The political tragedy--in addition to the human tragedy--of the disaster in Burma.

Recently, horrific natural disasters have been followed by moves towards political reconciliation. In the aftermath of the 2004 tsunami that devastated Aceh, a province in Indonesia, the Indonesian government and separatist rebels moved toward a peace process, which has resulted in the end of decades of conflict there. In Pakistan, the 2005 Kashmir earthquake relief efforts helped soothe tensions, at least temporarily, between Islamabad and Delhi. Similarly, after the massive 1999 earthquake in Turkey, the nation's longtime enemy, Greece, quickly pledged assistance, helping lead to warmer relations between the two countries.

So when Myanmar--formerly Burma--was devastated by a cyclone this weekend (10,000 are feared dead and large swathes of the nation’s largest city, Yangon, are destroyed), some may have taken the slightest bit of comfort in predicting that perhaps this, finally, would bring about a change in the political situation there. The military government, which has run the nation since 1962 and is known for its reclusiveness and xenophobia--it lives in a bunkered capital in the middle of nowhere--issued an appeal for international aid, possibly showing a sign of openness. Indeed, Thailand has already announced plans to airlift relief supplies to its neighbor.

Alas, any glimmer of hope is likely to be snuffed out soon. Unlike other past examples of disasters sparking change, the oppressive Myanmar government has shown that nothing, not even massive death, will lead it to consider reforms. After all, coastal Burma also suffered untold destruction in that same 2004 tsunami, but the junta essentially refused to release accurate information, apparently underplaying the death toll by many multiples, and stifling relief efforts. And even though the junta is now allowing in international agencies, history suggests that it’ll dispose of them soon--in the past five years, the junta has tossed out virtually every multinational agency, apparently out of the fear that they would somehow subvert the government.

Worse, the vast loss of life in other parts of the country has never seemed to bother the repressive junta, which has to respond far less to public opinion than the governments of Indonesia, Pakistan, or Turkey, which at least have democratic institutions. What’s more, unlike those countries, the junta receives minimal western investment, and cares little about its public image, so it won’t care about international outcry if it tosses relief agencies out of the country in a few weeks.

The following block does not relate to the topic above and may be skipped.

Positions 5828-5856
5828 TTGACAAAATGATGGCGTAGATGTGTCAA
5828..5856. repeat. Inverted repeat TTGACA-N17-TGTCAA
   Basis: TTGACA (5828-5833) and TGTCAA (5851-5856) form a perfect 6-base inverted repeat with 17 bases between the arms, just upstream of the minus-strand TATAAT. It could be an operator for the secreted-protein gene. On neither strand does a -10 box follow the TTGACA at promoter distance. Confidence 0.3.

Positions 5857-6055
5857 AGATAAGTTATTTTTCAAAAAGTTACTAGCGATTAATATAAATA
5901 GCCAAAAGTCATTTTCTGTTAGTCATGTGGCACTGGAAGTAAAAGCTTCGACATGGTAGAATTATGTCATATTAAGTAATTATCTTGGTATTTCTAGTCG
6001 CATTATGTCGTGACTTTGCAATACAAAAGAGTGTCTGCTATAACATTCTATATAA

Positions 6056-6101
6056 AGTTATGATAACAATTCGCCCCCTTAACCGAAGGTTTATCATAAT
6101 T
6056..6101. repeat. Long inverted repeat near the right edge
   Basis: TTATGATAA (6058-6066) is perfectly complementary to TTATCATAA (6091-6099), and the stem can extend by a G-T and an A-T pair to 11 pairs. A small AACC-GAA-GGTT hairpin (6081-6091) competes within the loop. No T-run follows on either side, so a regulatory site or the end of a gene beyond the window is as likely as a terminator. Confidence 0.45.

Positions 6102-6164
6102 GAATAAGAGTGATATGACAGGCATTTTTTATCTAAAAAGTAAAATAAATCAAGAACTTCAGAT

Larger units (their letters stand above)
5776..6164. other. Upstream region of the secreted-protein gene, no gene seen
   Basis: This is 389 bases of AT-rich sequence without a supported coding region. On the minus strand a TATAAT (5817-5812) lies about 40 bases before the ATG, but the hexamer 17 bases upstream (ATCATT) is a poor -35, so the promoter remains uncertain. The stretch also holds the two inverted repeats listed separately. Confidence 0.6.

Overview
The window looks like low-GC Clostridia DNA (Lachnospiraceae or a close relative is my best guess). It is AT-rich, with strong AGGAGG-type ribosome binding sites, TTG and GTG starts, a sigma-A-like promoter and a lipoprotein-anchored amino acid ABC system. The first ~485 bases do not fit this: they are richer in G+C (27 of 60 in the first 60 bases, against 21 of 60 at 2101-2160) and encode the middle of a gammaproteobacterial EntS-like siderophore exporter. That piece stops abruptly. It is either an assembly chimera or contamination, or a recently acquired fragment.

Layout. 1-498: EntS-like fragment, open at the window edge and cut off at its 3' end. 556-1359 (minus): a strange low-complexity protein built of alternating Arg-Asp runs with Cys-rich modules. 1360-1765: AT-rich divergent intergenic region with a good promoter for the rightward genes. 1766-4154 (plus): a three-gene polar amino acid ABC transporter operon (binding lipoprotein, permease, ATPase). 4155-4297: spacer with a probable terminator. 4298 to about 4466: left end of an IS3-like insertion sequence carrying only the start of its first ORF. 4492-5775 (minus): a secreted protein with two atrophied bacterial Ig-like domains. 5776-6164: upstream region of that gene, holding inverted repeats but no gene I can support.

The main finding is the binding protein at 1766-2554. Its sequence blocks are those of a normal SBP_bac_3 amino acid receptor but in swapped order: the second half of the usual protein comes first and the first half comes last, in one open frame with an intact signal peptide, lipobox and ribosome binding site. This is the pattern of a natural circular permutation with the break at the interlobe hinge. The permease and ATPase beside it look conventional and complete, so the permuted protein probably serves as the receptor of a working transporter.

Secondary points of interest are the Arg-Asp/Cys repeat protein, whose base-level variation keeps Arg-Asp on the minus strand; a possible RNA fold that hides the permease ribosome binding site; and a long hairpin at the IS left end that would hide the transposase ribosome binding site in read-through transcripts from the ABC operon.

In the eastern part of the country, where an ongoing civil war has raged since the mid-1940s, the junta recently has waged a brutal, scorched earth campaign--burning villages, killing thousands of civilians, and raping a terrifying number of others. In the construction of petroleum pipelines and other large infrastructure projects, the junta is reported to have used forced labor, essentially working average Burmese to death. And as the world saw, when thousands of Burmese monks, among the most respected figures in this devoutly Buddhist society, protested in the streets of Yangon last year, the military had no qualms about attacking even them. Following the “Saffron Revolution” crackdown, the junta then organized large-scale round-ups of monks at leading monasteries, round-ups that mostly went unnoticed in the Western press, which has minimal access to Myanmar--suggesting that after the cyclone, reporters will not be able to follow up either. This weekend’s tragedy won’t relieve any of the country’s political problems; it has only made the suffering of Burmese citizens more acute.

Joshua Kurlantzick is a special correspondent for The New Republic and a visiting scholar at the Carnegie Endowment for International Peace's China Program.

By Joshua Kurlantzick